The Farm Credit System, the largest single lender to U.S. agriculture, is likely to stay free of most government regulations tied to the sweeping Dodd-Frank market reforms when the Commodity Futures Trading Commission decides on swaps rule-making at a meeting on Wednesday, banking industry sources say.
Bankers are fuming at the prospect.
With more than $230 billion in assets, the Farm Credit System - a government-sponsored entity or GSE - is not likely to be deemed a "swap dealer" since its swap deals with customers are not big enough to meet a minimum threshold for players who might pose a systemic risk, they say.
The decision will turn on the fact that only a fraction of the $37 billion in swap agreements that Farm Credit has on its books are not directly related to market hedges.
Of that "notional" value for swaps on its books as of Dec. 31, 2011, only about $3 billion was outstanding that related to swap agreements the lender offered to its own customers. The rest were common interest-rate swaps that Farm Credit uses to hedge and manage interest-rate exposure on the notes and bonds it issues to fund the system's lending.
That would put Farm Credit's swap dealing well below the minimum annual level that the CFTC is looking at in order to increase oversight of large financial institutions in the multitrillion-dollar market for swaps, according to those familiar with the regulator's thinking.
Swaps are private "over-the-counter" agreements between parties to exchange one security or interest rate or physical commodity for another as a way to hedge or limit risk.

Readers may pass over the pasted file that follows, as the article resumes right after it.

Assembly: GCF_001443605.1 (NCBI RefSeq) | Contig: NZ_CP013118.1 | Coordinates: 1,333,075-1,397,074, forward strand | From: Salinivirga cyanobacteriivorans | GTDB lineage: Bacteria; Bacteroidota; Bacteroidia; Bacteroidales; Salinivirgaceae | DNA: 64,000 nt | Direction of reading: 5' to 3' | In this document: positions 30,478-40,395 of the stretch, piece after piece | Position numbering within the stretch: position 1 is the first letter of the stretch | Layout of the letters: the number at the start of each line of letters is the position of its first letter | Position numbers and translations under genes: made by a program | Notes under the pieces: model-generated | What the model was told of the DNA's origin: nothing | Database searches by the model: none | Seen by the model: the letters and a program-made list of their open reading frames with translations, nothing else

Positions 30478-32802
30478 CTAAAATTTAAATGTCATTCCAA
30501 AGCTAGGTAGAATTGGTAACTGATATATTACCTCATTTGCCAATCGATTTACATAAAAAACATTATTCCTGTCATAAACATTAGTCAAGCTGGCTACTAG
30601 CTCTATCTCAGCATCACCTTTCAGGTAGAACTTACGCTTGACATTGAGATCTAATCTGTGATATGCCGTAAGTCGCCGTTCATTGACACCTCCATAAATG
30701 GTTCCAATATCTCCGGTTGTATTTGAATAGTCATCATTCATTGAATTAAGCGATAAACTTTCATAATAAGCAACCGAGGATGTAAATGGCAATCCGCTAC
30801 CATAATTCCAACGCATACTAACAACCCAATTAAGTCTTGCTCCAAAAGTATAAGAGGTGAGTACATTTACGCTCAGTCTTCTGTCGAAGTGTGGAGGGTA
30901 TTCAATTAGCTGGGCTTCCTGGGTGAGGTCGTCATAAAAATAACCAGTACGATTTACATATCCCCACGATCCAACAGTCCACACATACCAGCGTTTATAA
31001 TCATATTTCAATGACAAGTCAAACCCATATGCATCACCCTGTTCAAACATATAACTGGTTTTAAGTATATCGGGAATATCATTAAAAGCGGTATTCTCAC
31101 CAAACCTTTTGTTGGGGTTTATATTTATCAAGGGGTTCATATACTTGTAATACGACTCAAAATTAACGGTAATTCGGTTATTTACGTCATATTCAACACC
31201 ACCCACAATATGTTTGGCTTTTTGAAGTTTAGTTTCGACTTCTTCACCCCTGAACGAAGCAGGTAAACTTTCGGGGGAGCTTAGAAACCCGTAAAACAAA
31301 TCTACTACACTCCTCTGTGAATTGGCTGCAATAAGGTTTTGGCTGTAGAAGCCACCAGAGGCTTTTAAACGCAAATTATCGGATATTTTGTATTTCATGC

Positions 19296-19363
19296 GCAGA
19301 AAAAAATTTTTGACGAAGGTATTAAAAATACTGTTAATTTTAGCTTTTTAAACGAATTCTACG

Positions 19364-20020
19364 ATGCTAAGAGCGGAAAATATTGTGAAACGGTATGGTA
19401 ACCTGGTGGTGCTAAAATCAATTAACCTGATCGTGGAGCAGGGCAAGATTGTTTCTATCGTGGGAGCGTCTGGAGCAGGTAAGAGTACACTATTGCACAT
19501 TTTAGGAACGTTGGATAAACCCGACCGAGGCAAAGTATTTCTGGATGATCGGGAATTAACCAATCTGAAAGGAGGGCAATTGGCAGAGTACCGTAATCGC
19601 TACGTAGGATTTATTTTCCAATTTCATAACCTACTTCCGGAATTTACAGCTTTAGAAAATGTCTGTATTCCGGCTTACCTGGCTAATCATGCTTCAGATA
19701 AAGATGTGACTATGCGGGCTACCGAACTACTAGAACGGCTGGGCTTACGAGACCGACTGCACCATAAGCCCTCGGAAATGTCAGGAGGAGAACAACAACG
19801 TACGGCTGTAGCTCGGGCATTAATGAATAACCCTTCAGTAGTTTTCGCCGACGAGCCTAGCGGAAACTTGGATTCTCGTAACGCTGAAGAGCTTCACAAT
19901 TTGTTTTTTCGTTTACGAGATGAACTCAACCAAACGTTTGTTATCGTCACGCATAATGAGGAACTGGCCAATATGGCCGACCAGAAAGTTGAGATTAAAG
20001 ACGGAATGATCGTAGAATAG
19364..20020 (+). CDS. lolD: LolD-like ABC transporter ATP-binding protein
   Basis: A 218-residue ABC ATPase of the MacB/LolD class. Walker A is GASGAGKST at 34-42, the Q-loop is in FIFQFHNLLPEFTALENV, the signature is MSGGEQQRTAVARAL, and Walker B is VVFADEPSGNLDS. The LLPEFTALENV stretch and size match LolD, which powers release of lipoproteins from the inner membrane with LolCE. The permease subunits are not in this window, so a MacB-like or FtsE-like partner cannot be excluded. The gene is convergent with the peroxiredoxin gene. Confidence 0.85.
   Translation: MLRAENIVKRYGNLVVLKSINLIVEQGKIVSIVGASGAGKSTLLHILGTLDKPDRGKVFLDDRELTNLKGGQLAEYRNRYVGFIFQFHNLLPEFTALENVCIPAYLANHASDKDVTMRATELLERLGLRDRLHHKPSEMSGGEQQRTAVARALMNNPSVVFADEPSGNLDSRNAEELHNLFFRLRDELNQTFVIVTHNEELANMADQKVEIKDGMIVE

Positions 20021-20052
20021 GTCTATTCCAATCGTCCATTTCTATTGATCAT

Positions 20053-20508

"I'm hearing the de minimis threshold will be raised to $8 billion annual gross notional of dealing activity, a significant increase from the proposed rule of $100 million and from previous drafts, where $3 billion has been the highest minimum," one source involved in the rule-making discussion told Reuters.
BITTER PILL FOR BANKERS
Any decision to exempt Farm Credit from swap dealer oversight will infuriate private banks, which compete with Farm Credit on farm lending.
For years, banks have complained bitterly about special advantages that Farm Credit has over them in lending to America's farmers and ranchers.
If the CFTC designated Farm Credit as a swap dealer, the ag lender would be subjected to higher capital requirements and other costs as well as to the higher level of oversight.
Bankers' arguments have zeroed in on whether regulators should let Farm Credit count customer swaps the same way as banks, which qualify for an exemption as "insured depository institutions" under the Dodd-Frank Act.